# Arrange Boxplot of Multiple Y-Variables for Groups of Continuous X in R (Example)

In this R tutorial you’ll learn how to split a continuous variable into boxplot-groups.

Sound good? Let’s dive right in…

## Example Data, Packages & Basic Graphic

The first step is to create some example data:

```set.seed(354967)                     # Create example data frame
data <- data.frame(x = rnorm(100),
y = rnorm(100),
group = rep(LETTERS[1:4], each = 25)) As you can see based on Table 1, the exemplifying data is a data frame consisting of three columns called “x”, “y”, and “group”. The variables x and y have the numeric data class and the variable group is a character.

Note that our data is in long format. In case your data is in wide format, you may transform it to long format first.

For the following R syntax, we also have to install and load the ggplot2 package:

```install.packages("ggplot2")          # Install & load ggplot2
library("ggplot2")```

Now, we can draw the data as follows:

```ggplot(data,                         # Draw ggplot2 boxplot by group
aes(x = x,
y = y,
fill = group)) +
geom_boxplot()``` The output of the previous R programming code is shown in Figure 1 – We have created a ggplot2 boxplot containing a separate box for each of our four groups.

## Example: Split Continuous x-Variable into Boxplot Groups

The following R syntax shows how to separate a continuous x-variable in each box of a boxplot into multiple subgroups.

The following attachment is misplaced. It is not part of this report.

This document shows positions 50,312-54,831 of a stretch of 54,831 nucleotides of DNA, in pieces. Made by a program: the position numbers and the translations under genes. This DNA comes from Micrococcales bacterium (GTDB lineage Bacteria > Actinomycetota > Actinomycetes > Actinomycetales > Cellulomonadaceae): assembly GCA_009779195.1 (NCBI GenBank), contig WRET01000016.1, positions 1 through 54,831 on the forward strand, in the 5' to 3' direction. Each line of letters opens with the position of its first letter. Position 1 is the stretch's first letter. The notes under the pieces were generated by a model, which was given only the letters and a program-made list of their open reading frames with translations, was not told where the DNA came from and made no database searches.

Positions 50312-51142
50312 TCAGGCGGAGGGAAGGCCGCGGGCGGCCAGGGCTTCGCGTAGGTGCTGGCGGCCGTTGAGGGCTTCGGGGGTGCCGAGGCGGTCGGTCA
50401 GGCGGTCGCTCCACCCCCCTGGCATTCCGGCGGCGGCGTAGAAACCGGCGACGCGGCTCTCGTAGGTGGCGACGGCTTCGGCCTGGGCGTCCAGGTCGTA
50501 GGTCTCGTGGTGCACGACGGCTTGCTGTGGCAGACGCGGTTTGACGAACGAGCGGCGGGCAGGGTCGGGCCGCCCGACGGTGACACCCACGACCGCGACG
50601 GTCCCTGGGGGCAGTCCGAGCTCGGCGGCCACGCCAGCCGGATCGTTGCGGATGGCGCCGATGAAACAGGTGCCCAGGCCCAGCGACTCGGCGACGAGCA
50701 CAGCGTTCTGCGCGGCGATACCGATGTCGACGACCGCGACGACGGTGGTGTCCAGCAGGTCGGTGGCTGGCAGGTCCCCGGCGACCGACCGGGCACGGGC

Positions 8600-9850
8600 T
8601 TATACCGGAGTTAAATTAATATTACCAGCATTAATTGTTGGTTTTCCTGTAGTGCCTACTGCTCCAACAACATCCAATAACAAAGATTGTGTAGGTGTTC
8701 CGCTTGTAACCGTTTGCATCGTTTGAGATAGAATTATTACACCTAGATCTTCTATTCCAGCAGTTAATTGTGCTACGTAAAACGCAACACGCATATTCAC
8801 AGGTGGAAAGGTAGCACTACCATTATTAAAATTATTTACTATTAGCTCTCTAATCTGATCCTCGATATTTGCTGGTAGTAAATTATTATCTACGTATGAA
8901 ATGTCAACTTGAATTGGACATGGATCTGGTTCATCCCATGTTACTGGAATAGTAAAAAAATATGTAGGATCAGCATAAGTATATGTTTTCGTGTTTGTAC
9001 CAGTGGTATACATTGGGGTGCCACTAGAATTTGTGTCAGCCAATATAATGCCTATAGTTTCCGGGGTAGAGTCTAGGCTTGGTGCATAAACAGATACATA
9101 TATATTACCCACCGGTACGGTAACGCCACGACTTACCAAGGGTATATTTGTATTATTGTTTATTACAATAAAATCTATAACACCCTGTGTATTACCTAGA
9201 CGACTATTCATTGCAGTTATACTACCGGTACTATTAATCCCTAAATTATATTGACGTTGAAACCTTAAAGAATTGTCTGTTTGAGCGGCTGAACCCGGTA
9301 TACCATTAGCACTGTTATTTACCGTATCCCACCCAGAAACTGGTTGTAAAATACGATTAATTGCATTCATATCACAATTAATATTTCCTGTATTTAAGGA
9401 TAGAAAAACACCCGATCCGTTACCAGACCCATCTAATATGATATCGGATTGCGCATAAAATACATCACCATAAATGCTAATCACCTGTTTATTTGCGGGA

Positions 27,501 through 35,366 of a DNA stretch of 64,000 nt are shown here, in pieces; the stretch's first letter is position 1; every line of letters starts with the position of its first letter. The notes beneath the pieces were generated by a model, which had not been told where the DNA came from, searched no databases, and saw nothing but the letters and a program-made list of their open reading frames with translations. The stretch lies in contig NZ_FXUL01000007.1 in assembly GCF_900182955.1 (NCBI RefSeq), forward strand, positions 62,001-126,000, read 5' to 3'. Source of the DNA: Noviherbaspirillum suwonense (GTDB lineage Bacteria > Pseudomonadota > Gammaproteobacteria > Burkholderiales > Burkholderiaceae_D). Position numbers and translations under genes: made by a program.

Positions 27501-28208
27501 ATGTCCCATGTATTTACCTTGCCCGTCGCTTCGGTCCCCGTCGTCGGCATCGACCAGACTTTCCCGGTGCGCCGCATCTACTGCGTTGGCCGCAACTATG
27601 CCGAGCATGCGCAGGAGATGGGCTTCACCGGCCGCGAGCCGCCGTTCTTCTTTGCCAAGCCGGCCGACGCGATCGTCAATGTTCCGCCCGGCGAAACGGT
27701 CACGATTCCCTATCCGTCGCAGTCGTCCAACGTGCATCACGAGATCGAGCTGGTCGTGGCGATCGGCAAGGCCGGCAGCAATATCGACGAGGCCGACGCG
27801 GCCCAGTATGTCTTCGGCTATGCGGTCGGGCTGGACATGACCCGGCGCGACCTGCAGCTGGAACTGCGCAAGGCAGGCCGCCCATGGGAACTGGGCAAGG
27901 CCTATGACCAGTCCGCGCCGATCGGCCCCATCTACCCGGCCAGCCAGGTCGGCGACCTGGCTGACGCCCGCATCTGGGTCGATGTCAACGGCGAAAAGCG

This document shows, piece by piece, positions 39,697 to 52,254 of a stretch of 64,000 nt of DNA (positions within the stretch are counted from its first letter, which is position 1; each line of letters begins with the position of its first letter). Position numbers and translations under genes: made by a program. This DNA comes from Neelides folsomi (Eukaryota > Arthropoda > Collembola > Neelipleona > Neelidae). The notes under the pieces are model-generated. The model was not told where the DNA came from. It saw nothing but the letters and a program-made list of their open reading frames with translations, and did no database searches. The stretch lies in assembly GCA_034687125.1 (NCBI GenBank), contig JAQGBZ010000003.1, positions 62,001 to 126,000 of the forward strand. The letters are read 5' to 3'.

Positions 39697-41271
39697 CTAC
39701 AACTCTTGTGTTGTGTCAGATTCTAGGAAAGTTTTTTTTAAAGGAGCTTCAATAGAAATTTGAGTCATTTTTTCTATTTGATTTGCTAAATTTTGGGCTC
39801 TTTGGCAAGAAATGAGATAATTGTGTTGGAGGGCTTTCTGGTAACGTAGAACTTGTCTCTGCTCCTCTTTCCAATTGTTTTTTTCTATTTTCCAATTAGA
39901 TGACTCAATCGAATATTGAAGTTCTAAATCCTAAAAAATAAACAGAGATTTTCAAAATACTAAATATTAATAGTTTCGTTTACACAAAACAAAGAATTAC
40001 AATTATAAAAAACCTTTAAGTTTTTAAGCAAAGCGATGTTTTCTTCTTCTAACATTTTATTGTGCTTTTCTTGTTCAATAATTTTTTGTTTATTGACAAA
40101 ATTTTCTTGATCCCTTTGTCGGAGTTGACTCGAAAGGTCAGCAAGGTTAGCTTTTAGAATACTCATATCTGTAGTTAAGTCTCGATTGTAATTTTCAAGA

To split the continuous x-variable, we can use the cut_width function of the ggplot2 package.

Furthermore, we can assign each main group to its own facet using the facet_grid function. This helps to differentiate between the main groups.

Consider the following R code:

```ggplot(data,                         # Draw facet_grid boxplot by split groups
aes(x = cut_width(x, width = 0.5),
y = y,
fill = group)) +
geom_boxplot() +
facet_grid(. ~ group)``` After executing the previous R syntax the ggplot2 boxplot with four facets and several subgroups within each facet shown in Figure 2 has been plotted.

Note that the x-axis labels of this plot are a bit messed up. You may change that according to your needs using the scale_x_discrete function.

## Video & Further Resources

I have recently released a video on the Statistics Globe YouTube channel, which demonstrates the examples of this page. You can find the video below:

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In addition, you could have a look at the other tutorials on my homepage:

You have learned in this post how to divide a continuous variable into boxplot-groups in R programming. Please let me know in the comments below, if you have additional questions.

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